From Philadelphia (a hotbed for hardcore and metal), R.A.M.B.O (an anacronym covering a variety of phrases) have been in hibernation for nearly 20 years. It seems the rest did them the world of good as this is a beefy, frantic hardcore album that takes aim at climate change deniers, organised religion, Trump supporters and incels. One to play when chucking a petrol bomb during a riot.

The album can be streamed and purchased here.

Carla dal Forno – Come Around

For her fourth record, the Australian musician gives us more of her ethereal tinged post-punk which is always a joy to hear, especially around this time of the year. The title track invokes the feeling of standing in a seaside town in winter and reminiscing about summer, while album closer ‘Caution’ manages to add in a little tinge of industrial and pop to her lullaby.

The album can be streamed and purchased here.

Poundland – Defeated

2022 has been a great year for misanthropic artists, due to the never ending well of inspiration that can be drawn from the modern world. And, having already releasing one immense tape this year, Poundland prove this by adding sludge and blues into the mix as well as lyrics that combine both the mundane and surreal. Two excellent releases from Stockport’s finest this year. Vive le Poundland!

The album can be streamed and purchased here.

Golden Oldies 


Dr. Feelgood – Down by the Jetty


The recent death of Wilko Johnson at the age of 75 is a cruel reminder of the passage of time. Although his recorded output with Dr. Feelgood was limited to three studio albums and a live record, no one can deny the impact these records had on the British music scene at the time. More importantly, they still sound fresh and exuberant today. Wilko on guitar and Lee Brilleaux’s vocals were made for each other and, in some regards, were never the same once Wilko left.



Coil – The Ape of Naples

Pieced together by Peter ‘Sleazy’ Christopherson following the death of co-founder Jhonn Balance in November 2004, this is an astonishing (and deeply moving) record which is infused with grief. Opener ‘Fire of the Mind’ is a funeral march. ‘The Last Amethyst Deceiver’ is the soundtrack to the post funeral silence where old memories flood the mind in arbitrary fashion and closer ‘Going Up’ (which started life as a cover of the ‘Are You Being Served’ theme) is the ascent to a new world.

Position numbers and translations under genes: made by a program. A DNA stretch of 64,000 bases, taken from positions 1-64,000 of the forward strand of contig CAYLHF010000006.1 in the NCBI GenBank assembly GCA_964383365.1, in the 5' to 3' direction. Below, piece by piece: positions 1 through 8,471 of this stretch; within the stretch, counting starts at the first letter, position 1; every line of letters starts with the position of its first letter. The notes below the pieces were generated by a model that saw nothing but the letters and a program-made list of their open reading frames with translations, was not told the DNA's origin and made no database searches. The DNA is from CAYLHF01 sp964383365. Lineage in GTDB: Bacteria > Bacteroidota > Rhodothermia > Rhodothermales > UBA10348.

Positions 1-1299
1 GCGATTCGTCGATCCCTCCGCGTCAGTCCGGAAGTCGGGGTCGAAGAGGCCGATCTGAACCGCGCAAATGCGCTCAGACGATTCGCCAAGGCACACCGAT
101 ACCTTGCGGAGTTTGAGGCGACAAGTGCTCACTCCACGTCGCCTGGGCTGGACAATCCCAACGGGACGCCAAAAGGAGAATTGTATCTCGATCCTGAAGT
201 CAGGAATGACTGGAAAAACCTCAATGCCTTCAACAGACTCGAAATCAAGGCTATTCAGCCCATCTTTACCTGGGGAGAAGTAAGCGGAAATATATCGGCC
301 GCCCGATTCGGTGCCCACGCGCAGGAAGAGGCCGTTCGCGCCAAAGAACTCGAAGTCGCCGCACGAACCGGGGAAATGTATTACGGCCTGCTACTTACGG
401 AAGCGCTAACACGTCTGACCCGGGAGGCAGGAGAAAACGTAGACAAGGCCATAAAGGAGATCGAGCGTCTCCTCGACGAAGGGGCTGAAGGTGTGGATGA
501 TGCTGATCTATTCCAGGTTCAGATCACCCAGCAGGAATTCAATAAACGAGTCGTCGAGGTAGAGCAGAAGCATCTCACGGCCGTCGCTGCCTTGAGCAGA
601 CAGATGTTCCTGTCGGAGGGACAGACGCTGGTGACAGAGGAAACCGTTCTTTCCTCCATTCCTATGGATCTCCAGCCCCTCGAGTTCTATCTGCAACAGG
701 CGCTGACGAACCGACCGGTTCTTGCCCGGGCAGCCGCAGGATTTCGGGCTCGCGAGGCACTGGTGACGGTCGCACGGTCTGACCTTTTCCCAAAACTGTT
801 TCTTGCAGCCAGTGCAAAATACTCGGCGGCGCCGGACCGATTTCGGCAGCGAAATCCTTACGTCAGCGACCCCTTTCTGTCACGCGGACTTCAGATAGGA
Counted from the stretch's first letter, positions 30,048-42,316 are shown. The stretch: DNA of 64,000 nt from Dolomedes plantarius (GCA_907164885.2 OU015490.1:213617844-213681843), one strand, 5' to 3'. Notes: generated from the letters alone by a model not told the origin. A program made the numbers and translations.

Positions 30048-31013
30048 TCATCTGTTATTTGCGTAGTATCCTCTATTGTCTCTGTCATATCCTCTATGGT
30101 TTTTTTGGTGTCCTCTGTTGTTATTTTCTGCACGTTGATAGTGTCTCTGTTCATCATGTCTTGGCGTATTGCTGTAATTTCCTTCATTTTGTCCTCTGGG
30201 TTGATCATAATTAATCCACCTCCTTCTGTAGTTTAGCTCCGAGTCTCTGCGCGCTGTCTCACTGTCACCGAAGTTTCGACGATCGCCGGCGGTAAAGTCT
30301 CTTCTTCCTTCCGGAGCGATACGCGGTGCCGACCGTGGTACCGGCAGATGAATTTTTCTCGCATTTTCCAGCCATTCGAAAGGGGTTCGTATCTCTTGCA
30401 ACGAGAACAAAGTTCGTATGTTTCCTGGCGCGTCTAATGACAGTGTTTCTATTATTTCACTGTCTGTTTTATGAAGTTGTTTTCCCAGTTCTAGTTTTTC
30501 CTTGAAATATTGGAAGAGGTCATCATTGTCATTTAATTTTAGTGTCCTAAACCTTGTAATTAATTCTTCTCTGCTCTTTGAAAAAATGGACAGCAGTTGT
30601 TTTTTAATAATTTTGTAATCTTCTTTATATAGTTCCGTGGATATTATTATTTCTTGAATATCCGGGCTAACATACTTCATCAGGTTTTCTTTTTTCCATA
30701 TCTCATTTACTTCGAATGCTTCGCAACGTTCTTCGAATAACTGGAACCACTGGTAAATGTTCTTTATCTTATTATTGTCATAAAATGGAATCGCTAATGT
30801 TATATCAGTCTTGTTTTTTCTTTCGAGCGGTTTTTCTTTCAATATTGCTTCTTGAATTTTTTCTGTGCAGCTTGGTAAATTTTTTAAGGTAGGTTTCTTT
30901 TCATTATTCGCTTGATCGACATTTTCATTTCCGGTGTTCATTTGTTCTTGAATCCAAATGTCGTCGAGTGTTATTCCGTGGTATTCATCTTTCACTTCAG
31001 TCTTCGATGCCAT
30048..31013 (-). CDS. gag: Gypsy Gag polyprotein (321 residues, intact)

Hawkwind – Warrior on the Edge of Time

One of the seminal British underground groups, Hawkwind remain an endearing favourite on the live circuit. This, the last album with Lemmy Kilmister on bass, is not held in as high regard as earlier works but it is probably the closest to krautrock terrain with tracks like ‘Opa-Loka’ and ‘Dying Seas (penned by the recently deceased Nik Turner). Because of that, and lyrics based on works by Henry Wadsworth Longfellow, Percy Shelly and Michael Moorcock, it remains the one I return to the most.


Jah Wobble and Keith Levine – Yin and Yang

When his death was announced a few weeks ago, commentators (quite rightly) highlighted Keith Levine’s work with Public Image Ltd as creating the template for post-punk and influencing everyone from Killing Joke to U2. However, recent work (such as this collaboration with former PiL bassist Jah Wobble) demonstrated that his creativity and freshness was still to be marvelled. Wobble is also in fine form here, with plenty of throbbing basslines and hard hitting beats.


⏩ Christopher Owens was a reviewer for Metal Ireland and finds time to study the history and inherent contradictions of Ireland. He is currently the TPQ Friday columnist.

6 comments:

  1. Why did Wilko Leave Christopher? He seemed such a central part of the group, even more so than the lead vocalist. For me he was the raging energy within the band. Like Angus Young, he created his own inimitable guitar style and stage personality.

    ReplyDelete
    Replies
    1. He left in 1977, not long after the 'Sneakin' Suspicion' LP came out.

      It was amusing to see Radio 2 play 'Milk & Alcohol' as a tribute to him, considering he was out of the group 2 years when it was recorded!

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    2. what caused him to leave?

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    3. Just read up on it - he said he was booted out and they said he left of his own accord.

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    4. Wilko was a speed freak and the rest of the band were drinkers. That chemical imbalance led to personality conflicts (speed freaks are often cantankerous bastards). Coupled with the pressure to come up with new songs and a disastrous tour of America supporting Kiss, it was never going to end well.

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    5. Probably a case where he jumped before he was pushed, but felt he was pushed regardless.

      A legend but I must admit that I lost respect for him due to him dismissing what Dr. Feelgood did after he left, right up to his death. I'm sure it didn't help that their biggest commercial success was without him but, considering Lee would go out of his way to avoid having a pop at him, Wilko did come across as petty. Maybe part of that is also because him and Lee never reconciled, and he regretted that.